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Early fiscal data points to another year of blowout budget deficit in 2022

21 June 2022 12:58 am - 0     - {{hitsCtrl.values.hits}}

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  • According to Treasury data, govt. revenue rose 31% to Rs.311.5bn in Jan.-Feb. period
  • However, expenditure rose by 18.4% to Rs.551.7bn; recurrent expenses up 15.8%
  • Many experts attribute current economic crisis to budget deficits, which were financed through printed money
  • Another segment says crisis was caused by deficit in BOP, due to loss of foreign inflows

The early data available on the government’s fiscal performance in the first two months of 2022 indicated signs of yet another year of blowout budget deficit in 2022, after three back-to-back years of gaping budget holes, which was partially responsible for the current seismic economic crisis. 


According to the Treasury data, the revenue rose notably, as the economy came out of the pandemic-induced restrictions but the expenditure, which is nearly twice the size of revenues, soon caught up, resulting in a widened budget deficit in the first two months. 


The data showed that the revenues, of which more than 80 percent consisted of taxes, rose by 30.7 percent to Rs.311.5 billion in the January-February period over the same period in 2021. 


The corresponding period tax income also came closer to meeting its budgeted figures last year when the economy was off to a fine start only to be cratered from April onwards, due to fresh restrictions and lockdowns imposed, claiming to stem the new strains of the virus. Many experts attribute the current economic crisis to the budget deficit, which was financed predominantly through the printed money, causing the current bout of hotter inflation.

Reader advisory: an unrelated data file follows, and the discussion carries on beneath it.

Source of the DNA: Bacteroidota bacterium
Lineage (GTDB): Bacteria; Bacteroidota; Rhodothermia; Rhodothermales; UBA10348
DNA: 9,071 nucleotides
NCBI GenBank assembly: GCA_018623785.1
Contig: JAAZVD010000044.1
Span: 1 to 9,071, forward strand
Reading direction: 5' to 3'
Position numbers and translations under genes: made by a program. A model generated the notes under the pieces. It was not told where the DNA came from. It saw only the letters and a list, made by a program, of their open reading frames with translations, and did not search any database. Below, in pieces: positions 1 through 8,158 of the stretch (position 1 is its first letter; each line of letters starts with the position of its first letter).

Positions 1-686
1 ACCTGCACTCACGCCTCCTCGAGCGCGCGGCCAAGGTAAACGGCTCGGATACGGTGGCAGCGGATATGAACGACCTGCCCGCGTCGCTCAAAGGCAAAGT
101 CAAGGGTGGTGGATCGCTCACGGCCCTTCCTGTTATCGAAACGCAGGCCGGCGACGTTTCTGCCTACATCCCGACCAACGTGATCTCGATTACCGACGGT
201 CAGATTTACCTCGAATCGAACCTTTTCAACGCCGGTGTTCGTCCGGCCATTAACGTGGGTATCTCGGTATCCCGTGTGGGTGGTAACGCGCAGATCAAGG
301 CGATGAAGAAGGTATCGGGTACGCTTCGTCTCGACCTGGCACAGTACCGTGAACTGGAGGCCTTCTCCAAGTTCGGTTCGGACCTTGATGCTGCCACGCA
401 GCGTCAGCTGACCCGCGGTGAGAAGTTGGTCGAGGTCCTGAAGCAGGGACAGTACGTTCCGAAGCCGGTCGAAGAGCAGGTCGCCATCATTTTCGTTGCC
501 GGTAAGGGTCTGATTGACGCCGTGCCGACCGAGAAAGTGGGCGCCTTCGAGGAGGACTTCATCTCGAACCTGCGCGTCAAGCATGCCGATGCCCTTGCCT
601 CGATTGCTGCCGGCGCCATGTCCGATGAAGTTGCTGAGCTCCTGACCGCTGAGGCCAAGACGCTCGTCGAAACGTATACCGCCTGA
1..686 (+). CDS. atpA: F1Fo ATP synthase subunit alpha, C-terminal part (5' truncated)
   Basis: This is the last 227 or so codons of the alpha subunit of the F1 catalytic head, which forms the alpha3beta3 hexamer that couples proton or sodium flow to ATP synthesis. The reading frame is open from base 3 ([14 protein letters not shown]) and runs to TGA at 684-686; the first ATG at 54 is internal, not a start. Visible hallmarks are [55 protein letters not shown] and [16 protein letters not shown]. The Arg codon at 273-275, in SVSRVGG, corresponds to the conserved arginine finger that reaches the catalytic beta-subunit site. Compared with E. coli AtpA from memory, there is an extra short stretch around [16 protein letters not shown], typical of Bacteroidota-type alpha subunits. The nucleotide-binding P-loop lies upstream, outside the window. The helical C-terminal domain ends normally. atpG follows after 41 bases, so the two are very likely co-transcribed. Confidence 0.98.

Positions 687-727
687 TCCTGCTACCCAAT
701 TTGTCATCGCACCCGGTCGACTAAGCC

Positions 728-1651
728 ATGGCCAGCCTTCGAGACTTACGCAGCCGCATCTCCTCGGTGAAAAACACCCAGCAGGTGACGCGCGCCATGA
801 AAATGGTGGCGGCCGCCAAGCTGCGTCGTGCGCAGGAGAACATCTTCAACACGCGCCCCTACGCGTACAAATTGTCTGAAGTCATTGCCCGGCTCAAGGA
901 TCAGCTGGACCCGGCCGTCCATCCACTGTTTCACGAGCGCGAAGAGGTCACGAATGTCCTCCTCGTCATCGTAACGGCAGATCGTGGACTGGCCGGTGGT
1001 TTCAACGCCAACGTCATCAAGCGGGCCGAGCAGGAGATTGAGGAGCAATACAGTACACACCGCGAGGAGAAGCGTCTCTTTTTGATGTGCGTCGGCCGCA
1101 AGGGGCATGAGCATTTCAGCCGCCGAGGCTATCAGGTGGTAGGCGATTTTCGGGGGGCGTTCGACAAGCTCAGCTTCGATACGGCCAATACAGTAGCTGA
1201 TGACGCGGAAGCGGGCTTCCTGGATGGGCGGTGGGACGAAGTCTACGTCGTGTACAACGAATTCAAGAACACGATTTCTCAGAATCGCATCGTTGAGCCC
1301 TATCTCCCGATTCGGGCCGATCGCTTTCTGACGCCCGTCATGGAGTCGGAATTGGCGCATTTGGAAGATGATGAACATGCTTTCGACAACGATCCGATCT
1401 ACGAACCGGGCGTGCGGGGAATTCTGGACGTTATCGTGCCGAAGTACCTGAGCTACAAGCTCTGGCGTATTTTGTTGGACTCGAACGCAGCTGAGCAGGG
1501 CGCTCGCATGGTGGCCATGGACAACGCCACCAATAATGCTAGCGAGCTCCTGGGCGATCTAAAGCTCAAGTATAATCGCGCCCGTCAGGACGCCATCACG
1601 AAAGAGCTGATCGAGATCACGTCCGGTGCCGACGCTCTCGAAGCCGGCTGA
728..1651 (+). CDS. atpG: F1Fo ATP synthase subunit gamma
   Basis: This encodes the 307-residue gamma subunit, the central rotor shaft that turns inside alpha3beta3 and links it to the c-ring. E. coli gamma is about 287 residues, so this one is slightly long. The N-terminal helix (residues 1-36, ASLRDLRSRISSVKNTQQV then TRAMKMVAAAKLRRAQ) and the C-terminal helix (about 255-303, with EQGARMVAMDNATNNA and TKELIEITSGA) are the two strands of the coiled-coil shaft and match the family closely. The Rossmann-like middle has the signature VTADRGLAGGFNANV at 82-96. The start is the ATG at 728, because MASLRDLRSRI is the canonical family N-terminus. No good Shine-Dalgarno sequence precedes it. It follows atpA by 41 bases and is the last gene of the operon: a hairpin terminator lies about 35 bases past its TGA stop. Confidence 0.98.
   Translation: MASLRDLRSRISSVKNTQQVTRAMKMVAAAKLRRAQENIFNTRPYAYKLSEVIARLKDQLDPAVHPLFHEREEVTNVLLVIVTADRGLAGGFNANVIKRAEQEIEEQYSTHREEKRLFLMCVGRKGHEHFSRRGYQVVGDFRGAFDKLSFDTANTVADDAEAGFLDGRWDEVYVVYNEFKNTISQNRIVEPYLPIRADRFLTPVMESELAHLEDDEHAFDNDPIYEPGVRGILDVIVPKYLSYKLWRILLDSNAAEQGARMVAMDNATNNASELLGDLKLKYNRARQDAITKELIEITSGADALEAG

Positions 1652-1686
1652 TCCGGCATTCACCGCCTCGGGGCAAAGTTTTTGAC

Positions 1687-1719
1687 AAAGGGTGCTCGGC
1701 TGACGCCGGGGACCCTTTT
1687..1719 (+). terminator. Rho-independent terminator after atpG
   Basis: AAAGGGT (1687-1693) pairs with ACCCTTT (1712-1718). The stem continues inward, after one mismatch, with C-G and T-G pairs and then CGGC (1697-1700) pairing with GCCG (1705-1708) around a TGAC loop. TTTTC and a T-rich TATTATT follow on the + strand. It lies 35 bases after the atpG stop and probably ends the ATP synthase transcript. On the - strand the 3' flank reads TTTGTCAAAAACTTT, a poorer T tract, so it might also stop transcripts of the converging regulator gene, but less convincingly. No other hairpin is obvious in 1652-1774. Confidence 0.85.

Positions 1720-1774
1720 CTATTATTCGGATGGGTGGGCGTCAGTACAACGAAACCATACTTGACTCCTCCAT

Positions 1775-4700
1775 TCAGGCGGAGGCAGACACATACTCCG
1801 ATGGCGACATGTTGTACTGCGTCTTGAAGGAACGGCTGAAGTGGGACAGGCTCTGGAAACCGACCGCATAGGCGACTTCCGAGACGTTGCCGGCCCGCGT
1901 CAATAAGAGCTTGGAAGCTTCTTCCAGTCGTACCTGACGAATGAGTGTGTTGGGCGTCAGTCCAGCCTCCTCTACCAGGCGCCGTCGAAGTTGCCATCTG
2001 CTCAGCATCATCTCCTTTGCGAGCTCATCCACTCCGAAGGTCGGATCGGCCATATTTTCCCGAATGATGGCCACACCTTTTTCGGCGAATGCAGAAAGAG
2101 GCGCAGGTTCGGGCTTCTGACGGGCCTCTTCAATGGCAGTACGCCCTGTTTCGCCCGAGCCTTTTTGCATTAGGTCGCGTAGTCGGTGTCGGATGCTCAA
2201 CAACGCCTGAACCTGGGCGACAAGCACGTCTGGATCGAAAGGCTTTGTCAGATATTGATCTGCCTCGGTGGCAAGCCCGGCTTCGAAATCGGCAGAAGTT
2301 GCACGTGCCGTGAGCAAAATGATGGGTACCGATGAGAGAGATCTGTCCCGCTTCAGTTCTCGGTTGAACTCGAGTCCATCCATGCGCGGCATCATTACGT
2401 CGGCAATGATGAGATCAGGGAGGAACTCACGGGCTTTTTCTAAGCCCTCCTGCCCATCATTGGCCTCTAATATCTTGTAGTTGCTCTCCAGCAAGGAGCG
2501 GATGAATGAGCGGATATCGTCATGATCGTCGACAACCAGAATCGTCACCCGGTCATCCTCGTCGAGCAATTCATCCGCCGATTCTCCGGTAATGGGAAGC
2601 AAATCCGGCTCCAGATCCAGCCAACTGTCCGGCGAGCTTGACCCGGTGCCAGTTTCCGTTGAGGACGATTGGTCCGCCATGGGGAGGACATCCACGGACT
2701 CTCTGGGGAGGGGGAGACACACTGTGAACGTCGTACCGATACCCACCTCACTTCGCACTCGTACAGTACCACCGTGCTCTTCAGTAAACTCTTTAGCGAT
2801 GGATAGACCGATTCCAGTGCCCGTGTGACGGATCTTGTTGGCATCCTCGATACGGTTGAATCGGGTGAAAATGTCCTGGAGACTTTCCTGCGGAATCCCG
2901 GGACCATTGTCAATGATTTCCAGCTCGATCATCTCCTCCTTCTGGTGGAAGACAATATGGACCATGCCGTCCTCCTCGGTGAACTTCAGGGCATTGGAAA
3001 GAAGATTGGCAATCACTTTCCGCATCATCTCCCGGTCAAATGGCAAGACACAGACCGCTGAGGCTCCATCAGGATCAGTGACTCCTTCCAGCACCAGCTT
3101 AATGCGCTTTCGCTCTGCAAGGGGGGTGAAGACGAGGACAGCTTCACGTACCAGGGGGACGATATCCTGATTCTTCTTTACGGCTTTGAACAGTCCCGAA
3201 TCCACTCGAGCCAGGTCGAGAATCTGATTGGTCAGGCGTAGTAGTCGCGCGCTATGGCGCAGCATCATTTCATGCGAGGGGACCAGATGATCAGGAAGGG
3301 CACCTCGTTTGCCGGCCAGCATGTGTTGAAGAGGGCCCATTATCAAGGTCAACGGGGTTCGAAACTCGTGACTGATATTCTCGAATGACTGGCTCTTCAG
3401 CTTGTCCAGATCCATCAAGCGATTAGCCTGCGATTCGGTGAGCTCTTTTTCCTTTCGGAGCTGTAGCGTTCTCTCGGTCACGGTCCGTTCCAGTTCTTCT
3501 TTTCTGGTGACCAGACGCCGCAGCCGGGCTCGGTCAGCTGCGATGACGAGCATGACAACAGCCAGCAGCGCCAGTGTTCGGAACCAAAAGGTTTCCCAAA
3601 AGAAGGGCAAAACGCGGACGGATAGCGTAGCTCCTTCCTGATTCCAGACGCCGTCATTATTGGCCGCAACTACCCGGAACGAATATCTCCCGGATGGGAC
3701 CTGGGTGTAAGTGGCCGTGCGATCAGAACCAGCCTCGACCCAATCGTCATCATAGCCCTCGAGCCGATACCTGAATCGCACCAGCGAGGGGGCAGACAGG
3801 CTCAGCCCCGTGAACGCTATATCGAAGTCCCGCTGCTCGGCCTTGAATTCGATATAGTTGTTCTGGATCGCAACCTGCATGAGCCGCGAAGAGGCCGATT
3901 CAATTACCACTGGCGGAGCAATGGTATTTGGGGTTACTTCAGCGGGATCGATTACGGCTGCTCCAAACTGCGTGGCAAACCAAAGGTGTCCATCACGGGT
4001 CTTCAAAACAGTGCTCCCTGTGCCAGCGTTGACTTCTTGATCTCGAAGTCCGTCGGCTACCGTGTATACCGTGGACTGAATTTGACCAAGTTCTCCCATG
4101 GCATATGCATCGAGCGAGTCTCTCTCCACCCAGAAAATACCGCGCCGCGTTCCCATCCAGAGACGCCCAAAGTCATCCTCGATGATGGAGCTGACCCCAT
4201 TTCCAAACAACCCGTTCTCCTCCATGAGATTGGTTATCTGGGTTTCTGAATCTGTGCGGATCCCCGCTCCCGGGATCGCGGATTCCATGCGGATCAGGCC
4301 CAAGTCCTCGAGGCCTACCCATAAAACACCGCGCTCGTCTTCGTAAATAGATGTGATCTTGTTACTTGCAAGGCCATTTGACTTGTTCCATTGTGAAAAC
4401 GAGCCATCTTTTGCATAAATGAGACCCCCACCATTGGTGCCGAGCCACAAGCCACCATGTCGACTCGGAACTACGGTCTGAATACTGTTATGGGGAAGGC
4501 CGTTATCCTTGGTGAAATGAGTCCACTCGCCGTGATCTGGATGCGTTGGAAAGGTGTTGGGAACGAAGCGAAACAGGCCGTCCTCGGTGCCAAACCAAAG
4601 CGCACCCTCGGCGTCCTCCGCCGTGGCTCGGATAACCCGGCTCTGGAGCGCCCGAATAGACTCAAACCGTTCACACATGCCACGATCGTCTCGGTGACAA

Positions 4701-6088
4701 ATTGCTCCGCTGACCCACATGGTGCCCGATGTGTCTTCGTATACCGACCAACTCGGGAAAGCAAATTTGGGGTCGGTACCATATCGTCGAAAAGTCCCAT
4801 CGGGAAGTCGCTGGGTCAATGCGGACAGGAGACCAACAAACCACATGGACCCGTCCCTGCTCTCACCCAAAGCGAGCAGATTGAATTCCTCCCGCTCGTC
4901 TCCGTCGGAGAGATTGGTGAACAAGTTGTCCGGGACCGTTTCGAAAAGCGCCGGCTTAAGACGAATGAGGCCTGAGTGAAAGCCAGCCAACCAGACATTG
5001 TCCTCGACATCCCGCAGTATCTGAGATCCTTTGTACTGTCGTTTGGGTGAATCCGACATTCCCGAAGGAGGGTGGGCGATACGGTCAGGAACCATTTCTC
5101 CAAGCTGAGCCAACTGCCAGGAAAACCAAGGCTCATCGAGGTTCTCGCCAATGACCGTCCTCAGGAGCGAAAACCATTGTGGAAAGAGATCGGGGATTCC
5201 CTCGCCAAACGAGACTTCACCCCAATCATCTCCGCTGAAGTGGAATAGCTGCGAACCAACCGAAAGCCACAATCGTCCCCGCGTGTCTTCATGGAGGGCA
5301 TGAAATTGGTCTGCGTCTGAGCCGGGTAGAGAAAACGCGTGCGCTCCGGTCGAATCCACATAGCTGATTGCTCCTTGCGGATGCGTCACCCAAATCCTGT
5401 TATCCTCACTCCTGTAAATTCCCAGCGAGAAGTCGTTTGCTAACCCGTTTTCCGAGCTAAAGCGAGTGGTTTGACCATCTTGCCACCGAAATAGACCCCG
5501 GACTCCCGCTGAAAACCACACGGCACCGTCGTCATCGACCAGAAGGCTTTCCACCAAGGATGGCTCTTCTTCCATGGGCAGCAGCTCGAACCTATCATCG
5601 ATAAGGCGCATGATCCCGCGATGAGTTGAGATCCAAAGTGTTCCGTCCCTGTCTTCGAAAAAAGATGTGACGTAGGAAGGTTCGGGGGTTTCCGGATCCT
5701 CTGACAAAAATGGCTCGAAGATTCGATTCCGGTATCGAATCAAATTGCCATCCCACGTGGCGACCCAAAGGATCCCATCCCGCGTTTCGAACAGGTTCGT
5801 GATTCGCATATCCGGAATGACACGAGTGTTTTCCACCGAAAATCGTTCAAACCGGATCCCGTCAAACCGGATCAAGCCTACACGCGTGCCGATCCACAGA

However, another segment says the crisis was caused less by the deficit in the budget, instead by the deficit in the balance of payment (BOP) caused predominantly due to the loss of foreign inflows from tourism, remittances, exports, investments and fresh commercial borrowings and the global commodities price boom, which is rattling the global economies, due to record-high inflation.   


Meanwhile, the expenses rose by 18.4 percent to Rs.551.7 billion in the two months, with the recurrent expenditure rising by 15.8 percent. 


As a result, the budget deficit in the two months expanded to Rs.240.2 billion, compared to Rs.227.7 billion in the same period in 2021.  The Central Bank in April forecasted the budget deficit at 10.2 percent of the gross domestic product (GDP) for 2022, the third straight year of double-digit deficits since 2020. 


In 2021, the deficit hit 12.2 percent of the GDP, as revenues languished and recurrent expenditure ballooned, due to the pandemic. 


However, the situation may have turned worse since March, when the economy crash landed, resulting in lower tax revenues, as business and consumer spending slowed down while the imports weakened after several demand destruction policies instituted. 


As a result, even after the restoration of the pre-2020 tax policies, only Rs.125 billion in additional revenues to the state coffers in the remainder of the year is estimated. 

 
Meanwhile, during the two months through February 2022, domestic financing increased to Rs.368.8 billion, compared to Rs.274.5 billion in the corresponding period of 2021.  The foreign financing recorded a net repayment of Rs.128.6 billion during the period from January to February 2022, compared to a net repayment of Rs.46.8 billion recorded in February 2021. 


However, the balance could change in 2022 and thereafter, as the government is compelled to raise more money from multilateral and bilateral partners to keep the sputtering economy afloat at least during the next couple of years. 

 


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